MWF: Another Long, Hard Slog

SUING someone seems like a sudden act, an angry impulse, but of course most lawsuits are the opposite. Case in point: the suit filed by the United Auto Workers and the United Steelworkers of America against Labor Secretary Elaine Chao and OSHA. Metalworking fluid exposures have concerned the UAW for many years; they petitioned for an emergency temporary standard 10 years ago. Long before heading to the courthouse in October 2003, they were urging OSHA to cut its MWF exposure limits.

Filing a lawsuit to stop or compel a federal regulation often succeeds. In fact, litigation probably was the smartest strategy before Congress found a tool in 2001 to repeal an OSHA standard. The legal sword has cut both ways: One lost case has stymied OSHA's much-needed update of Permissible Exposure Limits, but at least three of its standards--addressing formaldehyde, methylene chloride, and hazardous energy lockout--resulted from court action begun in the early 1980s, said Franklin E. Mirer, Ph.D, director of the UAW Health & Safety Department. "I think the majority of OSHA's new chemical standards were started by union petitions," he said.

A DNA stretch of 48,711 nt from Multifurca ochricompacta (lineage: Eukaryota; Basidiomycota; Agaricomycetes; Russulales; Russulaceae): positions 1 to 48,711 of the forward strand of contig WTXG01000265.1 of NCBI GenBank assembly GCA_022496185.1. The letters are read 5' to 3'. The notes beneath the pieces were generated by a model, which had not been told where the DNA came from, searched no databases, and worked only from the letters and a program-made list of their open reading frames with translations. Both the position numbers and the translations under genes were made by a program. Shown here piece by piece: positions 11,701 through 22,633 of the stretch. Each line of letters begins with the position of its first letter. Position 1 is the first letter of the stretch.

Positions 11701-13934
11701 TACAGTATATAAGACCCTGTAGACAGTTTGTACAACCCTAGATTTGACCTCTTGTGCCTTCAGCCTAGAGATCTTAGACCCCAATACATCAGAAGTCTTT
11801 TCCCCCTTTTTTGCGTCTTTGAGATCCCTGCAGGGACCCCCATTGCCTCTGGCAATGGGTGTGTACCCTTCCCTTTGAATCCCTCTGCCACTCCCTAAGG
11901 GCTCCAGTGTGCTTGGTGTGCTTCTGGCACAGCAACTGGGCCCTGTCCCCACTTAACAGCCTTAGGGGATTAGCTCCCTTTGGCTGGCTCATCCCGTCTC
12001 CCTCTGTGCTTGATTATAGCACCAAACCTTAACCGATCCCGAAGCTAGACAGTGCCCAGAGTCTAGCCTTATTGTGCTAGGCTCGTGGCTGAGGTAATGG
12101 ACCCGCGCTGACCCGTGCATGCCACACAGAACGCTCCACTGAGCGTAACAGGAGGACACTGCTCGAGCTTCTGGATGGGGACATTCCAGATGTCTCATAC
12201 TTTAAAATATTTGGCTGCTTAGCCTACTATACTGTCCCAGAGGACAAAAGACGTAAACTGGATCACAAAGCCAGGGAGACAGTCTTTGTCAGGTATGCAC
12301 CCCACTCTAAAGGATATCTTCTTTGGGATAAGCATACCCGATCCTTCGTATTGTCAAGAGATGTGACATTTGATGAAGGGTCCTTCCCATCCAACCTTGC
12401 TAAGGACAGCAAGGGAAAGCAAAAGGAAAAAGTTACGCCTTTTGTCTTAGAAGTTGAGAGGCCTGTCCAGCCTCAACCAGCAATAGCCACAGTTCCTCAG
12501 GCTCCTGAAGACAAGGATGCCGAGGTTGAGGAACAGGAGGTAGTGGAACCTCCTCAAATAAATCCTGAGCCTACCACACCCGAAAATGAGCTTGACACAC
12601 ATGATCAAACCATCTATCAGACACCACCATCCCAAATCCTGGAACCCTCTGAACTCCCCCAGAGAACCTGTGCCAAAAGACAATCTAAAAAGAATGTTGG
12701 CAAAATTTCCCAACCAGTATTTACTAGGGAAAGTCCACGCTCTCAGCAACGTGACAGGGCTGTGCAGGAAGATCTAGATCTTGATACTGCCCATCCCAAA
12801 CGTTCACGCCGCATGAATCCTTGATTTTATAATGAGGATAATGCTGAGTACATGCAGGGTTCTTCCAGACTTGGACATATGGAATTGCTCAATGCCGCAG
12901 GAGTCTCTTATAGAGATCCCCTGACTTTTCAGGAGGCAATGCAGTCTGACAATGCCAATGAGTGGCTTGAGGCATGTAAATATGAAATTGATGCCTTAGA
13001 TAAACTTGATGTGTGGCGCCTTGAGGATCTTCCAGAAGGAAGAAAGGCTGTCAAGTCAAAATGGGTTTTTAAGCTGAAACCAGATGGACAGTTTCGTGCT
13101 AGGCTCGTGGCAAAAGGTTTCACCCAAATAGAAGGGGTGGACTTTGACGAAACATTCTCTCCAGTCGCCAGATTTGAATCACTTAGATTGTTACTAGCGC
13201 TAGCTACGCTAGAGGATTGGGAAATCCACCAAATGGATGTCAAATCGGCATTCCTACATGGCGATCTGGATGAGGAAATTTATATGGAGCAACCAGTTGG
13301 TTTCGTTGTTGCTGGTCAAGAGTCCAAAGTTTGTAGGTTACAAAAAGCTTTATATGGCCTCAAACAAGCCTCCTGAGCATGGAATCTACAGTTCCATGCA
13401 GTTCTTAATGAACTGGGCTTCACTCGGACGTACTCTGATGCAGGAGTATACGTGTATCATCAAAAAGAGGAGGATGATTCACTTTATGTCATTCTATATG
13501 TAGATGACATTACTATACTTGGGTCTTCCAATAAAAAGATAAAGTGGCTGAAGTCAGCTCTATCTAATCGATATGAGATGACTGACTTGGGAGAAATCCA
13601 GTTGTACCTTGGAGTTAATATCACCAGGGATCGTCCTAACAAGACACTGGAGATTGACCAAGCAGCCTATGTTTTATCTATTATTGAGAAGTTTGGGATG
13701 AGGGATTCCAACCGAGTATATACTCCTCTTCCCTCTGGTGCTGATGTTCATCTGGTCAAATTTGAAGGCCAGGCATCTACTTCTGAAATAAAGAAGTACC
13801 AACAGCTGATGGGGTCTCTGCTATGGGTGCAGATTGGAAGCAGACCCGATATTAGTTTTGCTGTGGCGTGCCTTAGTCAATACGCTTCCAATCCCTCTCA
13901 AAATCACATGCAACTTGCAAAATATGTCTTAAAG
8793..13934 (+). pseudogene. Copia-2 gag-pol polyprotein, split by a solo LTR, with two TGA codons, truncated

Mirer was a member of OSHA's Metalworking Fluids Standards Advisory Committee, which in July 1999 recommended an 8-hour time-weighted average PEL of 0.5 mg/m3 for total particulate mass. NIOSH recommends the same, but OSHA's PEL is ten times higher: 5 mg/m3 TWA for mineral oil mist (and 15 mg/m3 for other particulates).

A recent study found wheezing, cough, and other respiratory symptoms among automotive machining workers at average exposures well below 0.5. Re-examining mortality among workers exposed to MWF before the mid-1970s yielded stronger evidence than even NIOSH found in 1998 of increased mortality from stomach and liver cancer, Mirer concluded. (An estimated 1.2 million workers are exposed to metalworking fluids. A good source for information is NIOSH's www.cdc.gov/niosh/topics/metalworking page.)

OSHA has not acted on its advisory committee's recommendation. It has dropped MWF from its regulatory priority list, according to the lawsuit. Ten years of fruitless waiting was long enough, the unions decided. "We're hoping to get the normal proposal and hearing process started again. And we hope that OSHA would agree to do that without undue delay," said Mirer. "This route is preferable to never. We're years away, but that's preferable to never."

This article originally appeared in the January 2004 issue of Occupational Health & Safety.

About the Author

Jerry Laws is Editor of Occupational Health & Safety magazine, which is owned by 1105 Media Inc.

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